This I Believe
As an Italian-American raised working-class Catholic in the 1960s, I’m genetically and socially programmed to believe in God. In spite of its rigid structure, the religion of my youth had a hominess about it — like a big, extended family that was always there for you, whether you wanted it or not. God the Father and Jesus were busy handling world affairs, but you had your own personal guardian angel and a communion of saints to help you out of whatever trouble you might get into. And you could always put in a word with Mary to smooth things over between you and Jesus.
Over the years, like most families, this relationship broke down — eroded by a combination of hard knocks, doubts, and too many 3 a.m.s spent staring into the darkness, begging for a sign of the existence of a personal, caring God. But although I let the phone ring off the hook in those 3 a.m. calls, I never got an answer – not even a prerecorded message assuring me that in spite of an unusually high call volume, mine would eventually be answered.
So over the years, I’ve resorted to my own devices to touch the divine. I found it in the uniquely human realm of creativity — whether it’s figuring out how to play a Mozart piece on the piano, developing a fictional character in a novel, or stirring sautéed garlic and onions into tomato puree.
When you’re creating something, you’re rummaging around in humankind’s collective unconscious with both hands. It’s messy, engrossing, fulfilling work, like making mud pies when you were a kid. Remember feeling the mud between your fingers, patting it into an old pie tin, then sprinkling the top with sugary dry sand? You couldn’t eat it, but it sure looked good.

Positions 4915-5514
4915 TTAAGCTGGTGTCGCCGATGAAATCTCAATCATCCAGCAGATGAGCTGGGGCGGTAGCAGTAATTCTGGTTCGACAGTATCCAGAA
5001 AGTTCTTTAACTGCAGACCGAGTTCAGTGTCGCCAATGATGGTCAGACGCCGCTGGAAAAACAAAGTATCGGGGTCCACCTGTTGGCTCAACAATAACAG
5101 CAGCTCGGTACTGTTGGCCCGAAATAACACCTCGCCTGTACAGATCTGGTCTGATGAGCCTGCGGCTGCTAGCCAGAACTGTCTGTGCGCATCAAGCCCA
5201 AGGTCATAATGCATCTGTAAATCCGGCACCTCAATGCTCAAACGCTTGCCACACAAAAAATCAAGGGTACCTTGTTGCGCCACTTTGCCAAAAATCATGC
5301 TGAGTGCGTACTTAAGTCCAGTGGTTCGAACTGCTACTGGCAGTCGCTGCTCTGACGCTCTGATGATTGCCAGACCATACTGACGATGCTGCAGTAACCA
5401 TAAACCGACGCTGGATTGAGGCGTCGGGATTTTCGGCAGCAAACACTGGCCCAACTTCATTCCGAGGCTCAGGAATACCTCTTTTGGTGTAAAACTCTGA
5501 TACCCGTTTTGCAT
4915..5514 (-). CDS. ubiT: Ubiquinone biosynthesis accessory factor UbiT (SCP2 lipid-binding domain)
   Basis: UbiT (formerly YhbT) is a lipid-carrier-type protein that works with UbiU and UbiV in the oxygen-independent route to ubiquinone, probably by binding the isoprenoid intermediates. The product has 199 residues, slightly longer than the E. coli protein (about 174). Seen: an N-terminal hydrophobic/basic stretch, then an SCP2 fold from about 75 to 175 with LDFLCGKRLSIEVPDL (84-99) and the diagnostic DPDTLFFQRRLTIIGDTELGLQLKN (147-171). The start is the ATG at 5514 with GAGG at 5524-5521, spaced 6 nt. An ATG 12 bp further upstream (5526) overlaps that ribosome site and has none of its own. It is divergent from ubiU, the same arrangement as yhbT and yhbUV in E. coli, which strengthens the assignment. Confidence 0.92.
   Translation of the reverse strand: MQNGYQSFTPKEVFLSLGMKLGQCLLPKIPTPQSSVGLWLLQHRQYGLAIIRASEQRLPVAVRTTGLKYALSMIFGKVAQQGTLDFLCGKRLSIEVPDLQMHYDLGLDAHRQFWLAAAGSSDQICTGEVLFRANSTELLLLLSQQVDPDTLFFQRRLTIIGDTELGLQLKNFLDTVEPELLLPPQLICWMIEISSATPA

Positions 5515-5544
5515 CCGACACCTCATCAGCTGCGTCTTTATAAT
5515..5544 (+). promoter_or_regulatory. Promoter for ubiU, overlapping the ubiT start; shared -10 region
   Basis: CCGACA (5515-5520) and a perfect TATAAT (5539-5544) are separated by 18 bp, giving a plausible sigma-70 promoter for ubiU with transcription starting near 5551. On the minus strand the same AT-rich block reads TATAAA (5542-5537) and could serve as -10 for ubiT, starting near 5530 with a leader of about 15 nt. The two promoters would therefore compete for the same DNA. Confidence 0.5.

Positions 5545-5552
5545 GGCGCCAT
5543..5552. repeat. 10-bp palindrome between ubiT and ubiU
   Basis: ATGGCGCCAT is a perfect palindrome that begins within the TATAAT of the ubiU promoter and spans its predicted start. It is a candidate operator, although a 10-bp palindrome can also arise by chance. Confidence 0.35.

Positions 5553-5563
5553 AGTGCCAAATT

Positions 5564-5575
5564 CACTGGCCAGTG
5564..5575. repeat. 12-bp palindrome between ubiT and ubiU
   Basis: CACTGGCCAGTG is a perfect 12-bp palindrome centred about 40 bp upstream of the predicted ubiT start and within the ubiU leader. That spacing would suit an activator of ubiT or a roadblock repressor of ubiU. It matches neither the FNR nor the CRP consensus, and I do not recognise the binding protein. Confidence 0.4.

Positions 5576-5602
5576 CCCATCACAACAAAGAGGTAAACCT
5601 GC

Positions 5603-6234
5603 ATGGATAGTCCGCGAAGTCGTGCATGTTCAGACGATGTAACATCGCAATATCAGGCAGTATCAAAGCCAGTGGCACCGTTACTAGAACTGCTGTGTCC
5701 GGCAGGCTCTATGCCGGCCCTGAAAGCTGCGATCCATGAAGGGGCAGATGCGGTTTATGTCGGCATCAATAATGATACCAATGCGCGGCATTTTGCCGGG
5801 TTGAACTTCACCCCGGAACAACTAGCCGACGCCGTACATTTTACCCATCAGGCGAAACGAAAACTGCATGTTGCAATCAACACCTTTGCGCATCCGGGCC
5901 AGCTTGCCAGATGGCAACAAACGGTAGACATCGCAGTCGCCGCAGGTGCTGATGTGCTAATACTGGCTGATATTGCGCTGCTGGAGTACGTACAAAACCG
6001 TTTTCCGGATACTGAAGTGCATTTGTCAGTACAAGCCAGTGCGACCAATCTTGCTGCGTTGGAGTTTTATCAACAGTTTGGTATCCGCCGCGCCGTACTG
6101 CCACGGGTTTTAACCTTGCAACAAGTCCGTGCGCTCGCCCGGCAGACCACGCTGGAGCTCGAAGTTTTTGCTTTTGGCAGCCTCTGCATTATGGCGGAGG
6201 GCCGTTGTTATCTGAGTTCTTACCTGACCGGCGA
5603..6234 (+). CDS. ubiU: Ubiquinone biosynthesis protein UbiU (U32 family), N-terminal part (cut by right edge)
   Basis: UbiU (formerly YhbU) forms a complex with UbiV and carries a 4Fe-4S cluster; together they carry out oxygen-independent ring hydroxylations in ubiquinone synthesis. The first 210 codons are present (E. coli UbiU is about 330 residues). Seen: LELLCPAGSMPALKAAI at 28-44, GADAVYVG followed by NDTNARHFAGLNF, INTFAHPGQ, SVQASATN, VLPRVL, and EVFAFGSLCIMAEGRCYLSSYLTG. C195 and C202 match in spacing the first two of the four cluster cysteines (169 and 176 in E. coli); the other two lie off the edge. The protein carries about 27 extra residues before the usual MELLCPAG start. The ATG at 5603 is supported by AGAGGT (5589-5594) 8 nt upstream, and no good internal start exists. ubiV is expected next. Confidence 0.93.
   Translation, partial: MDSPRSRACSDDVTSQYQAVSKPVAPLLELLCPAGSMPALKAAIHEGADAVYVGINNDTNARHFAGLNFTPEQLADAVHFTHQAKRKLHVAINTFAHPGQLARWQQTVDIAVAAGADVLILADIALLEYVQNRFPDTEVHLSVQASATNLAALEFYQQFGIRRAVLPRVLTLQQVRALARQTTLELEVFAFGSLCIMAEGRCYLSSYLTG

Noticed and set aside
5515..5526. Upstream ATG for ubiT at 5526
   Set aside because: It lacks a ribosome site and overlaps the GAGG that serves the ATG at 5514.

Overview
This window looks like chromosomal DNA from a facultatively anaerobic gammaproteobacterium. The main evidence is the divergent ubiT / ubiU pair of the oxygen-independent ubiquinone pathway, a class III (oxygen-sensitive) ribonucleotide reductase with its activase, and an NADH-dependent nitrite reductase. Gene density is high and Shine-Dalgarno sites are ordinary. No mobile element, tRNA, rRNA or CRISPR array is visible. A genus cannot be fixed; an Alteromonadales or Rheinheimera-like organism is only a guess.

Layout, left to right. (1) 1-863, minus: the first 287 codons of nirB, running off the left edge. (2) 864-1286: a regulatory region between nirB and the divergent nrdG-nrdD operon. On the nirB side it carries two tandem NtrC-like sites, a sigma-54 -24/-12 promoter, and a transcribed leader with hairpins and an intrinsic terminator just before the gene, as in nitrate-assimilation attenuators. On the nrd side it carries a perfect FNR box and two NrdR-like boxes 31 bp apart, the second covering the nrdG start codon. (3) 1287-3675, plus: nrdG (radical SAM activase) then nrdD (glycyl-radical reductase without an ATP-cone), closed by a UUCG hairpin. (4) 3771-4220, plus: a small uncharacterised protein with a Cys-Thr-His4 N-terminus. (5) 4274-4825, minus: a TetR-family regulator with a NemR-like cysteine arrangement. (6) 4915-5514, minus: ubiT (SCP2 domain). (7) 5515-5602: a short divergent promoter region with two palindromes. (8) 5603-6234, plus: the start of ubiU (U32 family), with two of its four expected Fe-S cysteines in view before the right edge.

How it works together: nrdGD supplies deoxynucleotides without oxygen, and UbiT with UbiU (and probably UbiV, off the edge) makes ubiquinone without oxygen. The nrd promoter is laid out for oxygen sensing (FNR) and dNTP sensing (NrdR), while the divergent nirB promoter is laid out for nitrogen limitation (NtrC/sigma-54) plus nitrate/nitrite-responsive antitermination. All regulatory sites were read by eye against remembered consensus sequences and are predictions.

Similarly, creating art doesn’t always put food on the table, but it satisfies in other ways. It makes and keeps us sane. The more we bury the creative urge under the artificial drive to consume junk media, sex, food, alcohol and material meaninglessness, the more alienated we become – from ourselves, from each other, and from God.
As a writer, I’m fascinated with the phenomenon known as “character possession.” This happens when a writer has developed his fictional characters so thoroughly that they actually end up doing things on their own, sometimes in direct defiance of the writer’s outlines, plot maps and best intentions. Character possession is an ironic analogy for mankind using free will to determine his destiny.
The Socratic quote that says an unexamined life is not worth living speaks to the human drive to create something bigger than ourselves – something that will last, even beyond our human progeny. Besides the solace it brings to us while we’re doing it, creativity – or imitating God – reminds us of where we came from, and leaves an indelible footprint in the sand of the future — truly the only thing we leave behind after we are gone.
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